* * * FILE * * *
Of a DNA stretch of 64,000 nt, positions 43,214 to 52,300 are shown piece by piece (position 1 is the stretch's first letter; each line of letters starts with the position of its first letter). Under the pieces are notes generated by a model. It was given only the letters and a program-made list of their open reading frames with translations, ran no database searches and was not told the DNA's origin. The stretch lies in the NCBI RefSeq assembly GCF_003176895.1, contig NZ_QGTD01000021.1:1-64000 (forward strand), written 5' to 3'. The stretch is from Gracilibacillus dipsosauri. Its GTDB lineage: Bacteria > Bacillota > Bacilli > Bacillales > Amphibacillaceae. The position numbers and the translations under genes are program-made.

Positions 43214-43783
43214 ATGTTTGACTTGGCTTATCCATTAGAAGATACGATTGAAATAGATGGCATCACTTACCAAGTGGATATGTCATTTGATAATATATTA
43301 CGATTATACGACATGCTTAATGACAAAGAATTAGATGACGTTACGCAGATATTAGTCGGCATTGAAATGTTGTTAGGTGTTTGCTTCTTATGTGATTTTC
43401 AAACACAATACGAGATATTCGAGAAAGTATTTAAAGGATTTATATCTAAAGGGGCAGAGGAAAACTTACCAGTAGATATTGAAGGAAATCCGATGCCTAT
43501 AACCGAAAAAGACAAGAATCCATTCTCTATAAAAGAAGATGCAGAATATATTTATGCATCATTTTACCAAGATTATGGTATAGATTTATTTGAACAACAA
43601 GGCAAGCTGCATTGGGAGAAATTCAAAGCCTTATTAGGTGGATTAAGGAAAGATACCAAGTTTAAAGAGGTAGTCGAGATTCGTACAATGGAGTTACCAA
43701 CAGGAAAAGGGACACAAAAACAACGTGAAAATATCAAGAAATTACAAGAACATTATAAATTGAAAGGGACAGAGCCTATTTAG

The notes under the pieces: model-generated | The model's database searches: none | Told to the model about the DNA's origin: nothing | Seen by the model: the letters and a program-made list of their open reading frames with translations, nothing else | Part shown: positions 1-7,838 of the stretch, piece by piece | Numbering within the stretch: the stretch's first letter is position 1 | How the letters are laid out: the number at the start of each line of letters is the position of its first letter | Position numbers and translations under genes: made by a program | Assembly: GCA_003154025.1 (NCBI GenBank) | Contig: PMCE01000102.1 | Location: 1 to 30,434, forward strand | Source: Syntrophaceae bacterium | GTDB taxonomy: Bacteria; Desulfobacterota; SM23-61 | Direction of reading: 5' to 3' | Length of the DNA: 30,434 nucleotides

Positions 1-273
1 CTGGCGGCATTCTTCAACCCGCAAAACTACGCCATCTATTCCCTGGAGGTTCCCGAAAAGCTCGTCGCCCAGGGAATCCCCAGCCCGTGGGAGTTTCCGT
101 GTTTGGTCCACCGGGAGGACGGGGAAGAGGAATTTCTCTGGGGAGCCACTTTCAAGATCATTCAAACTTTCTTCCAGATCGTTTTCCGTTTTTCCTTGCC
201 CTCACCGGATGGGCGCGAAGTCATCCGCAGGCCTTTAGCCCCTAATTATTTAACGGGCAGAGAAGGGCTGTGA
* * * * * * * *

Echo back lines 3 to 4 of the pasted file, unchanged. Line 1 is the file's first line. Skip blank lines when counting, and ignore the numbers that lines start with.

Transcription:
43214 ATGTTTGACTTGGCTTATCCATTAGAAGATACGATTGAAATAGATGGCATCACTTACCAAGTGGATATGTCATTTGATAATATATTA
43301 CGATTATACGACATGCTTAATGACAAAGAATTAGATGACGTTACGCAGATATTAGTCGGCATTGAAATGTTGTTAGGTGTTTGCTTCTTATGTGATTTTC